Trait-based approaches have been widely applied to investigate how community dynamics respond to environmental gradients. In this study, we applied a series of maximum entropy (maxent) models incorporating functional traits to unravel the processes governing macro-phyte community structure along water depth gradient in a freshwater lake. We sampled 42 plots and 1513 individual plants, and measured 16 functional traits and abundance of 17 macrophyte species. Study results showed that maxent model can be highly robust (99.8%) in predicting the species relative abundance of macrophytes with observed community-weighted mean (CWM) traits as the constraints, while relative low (about 30%) with CWM traits fitted from water depth gradient as the constraints. The measured traits showed notably distinct importance in predicting species abundances, with lowest for perennial growth form and highest for leaf dry mass content. For tuber and leaf nitrogen content, there were significant shifts in their effects on species relative abundance from positive in shallow water to negative in deep water. This result suggests that macrophyte species with tuber organ and greater leaf nitrogen content would become more abundant in shallow water, but would become less abundant in deep water. Our study highlights how functional traits distributed across gradients provide a robust path towards predictive community ecology.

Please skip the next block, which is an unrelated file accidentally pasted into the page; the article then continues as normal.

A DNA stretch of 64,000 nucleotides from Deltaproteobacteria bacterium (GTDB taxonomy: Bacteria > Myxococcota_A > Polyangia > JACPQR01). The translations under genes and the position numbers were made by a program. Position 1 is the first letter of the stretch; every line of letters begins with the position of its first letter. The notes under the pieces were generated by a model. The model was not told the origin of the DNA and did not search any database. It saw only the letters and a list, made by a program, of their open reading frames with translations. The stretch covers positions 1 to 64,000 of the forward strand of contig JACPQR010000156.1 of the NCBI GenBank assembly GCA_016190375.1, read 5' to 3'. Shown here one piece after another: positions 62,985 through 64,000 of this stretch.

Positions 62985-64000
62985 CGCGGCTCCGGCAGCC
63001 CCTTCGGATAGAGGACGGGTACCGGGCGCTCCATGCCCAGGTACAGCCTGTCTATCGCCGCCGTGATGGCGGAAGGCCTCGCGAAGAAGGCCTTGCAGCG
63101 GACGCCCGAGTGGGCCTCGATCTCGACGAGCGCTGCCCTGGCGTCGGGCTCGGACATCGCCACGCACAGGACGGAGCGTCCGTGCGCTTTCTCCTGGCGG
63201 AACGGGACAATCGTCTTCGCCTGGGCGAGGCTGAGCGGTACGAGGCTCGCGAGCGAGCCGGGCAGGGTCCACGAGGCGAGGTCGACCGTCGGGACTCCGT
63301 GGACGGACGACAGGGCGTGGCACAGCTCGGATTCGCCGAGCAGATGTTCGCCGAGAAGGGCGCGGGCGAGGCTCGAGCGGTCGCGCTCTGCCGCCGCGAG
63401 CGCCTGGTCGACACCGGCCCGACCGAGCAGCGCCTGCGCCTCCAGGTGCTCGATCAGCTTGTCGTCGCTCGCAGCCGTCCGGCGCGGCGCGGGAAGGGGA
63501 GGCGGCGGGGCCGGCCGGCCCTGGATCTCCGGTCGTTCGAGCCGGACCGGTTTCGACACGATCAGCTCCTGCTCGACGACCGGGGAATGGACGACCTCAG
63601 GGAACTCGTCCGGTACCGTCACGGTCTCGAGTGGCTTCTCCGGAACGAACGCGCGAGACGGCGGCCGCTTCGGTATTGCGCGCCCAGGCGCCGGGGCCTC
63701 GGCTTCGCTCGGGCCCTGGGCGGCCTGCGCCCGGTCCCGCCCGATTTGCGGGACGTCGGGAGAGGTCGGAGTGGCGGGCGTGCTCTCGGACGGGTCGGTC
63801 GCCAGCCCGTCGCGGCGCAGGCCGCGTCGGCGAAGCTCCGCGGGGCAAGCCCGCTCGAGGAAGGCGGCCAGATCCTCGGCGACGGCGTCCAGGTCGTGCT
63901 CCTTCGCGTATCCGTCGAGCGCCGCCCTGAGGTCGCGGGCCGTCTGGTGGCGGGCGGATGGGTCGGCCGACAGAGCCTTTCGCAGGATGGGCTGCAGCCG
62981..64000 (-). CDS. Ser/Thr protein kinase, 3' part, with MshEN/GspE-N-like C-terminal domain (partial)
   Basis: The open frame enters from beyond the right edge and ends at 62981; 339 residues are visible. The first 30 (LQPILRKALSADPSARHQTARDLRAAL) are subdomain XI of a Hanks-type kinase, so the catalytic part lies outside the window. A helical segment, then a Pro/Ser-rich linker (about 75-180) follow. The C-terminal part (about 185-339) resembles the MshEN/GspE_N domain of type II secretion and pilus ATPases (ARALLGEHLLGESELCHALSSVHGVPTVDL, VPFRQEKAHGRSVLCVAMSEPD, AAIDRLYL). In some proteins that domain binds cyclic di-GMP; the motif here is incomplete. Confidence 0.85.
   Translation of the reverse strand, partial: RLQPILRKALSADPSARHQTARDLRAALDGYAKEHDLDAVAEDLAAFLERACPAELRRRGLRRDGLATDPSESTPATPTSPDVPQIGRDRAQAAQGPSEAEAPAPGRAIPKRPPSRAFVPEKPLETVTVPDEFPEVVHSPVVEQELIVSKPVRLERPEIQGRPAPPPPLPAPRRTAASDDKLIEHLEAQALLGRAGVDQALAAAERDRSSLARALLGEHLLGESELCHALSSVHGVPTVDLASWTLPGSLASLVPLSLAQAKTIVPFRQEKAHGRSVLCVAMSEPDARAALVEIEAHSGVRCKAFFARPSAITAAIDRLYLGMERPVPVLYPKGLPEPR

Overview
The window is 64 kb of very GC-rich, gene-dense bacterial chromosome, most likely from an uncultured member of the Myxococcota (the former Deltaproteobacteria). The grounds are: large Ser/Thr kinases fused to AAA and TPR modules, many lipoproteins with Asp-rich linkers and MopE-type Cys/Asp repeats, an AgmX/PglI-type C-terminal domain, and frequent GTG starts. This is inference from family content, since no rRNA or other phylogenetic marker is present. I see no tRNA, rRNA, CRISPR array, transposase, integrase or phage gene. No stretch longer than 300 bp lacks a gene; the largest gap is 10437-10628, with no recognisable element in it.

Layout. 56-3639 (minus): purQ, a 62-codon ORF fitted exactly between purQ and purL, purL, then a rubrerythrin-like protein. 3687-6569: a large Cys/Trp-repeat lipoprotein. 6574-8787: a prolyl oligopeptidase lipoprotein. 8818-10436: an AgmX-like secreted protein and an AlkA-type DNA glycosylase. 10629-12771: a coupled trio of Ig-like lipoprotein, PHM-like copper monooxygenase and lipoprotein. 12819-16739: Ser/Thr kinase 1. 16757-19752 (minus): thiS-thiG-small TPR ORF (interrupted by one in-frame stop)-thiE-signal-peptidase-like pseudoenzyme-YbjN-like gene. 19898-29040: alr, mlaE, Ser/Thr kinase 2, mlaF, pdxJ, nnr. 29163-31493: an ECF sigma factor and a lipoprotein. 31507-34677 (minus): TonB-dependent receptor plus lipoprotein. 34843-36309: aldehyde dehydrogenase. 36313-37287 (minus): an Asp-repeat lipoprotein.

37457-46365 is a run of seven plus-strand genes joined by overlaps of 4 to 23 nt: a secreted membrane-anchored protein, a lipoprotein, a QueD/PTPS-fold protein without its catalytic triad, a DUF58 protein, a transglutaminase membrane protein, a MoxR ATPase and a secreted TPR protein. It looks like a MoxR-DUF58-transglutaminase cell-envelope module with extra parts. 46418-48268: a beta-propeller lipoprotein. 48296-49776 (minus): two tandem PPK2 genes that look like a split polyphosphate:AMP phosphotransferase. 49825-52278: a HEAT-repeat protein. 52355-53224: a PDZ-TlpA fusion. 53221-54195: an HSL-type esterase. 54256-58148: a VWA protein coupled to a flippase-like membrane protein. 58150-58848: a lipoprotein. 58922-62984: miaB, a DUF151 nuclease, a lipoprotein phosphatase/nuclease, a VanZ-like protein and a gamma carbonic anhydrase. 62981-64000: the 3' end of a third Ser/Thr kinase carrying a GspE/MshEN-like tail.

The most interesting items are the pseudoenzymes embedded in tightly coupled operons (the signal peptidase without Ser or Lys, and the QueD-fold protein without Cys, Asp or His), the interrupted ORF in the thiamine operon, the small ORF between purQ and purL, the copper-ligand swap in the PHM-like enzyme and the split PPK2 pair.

1.Jiangxi Inst Water Sci, Jiangxi Prov Key Lab Water Resources & Environm P, Nanchang, Peoples R China 2.Chinese Acad Sci, Inst Hydrobiol, State Key Lab Freshwater Ecol & Biotechnol, Donghu Expt Stn Lake Ecosyst, Wuhan, Peoples R China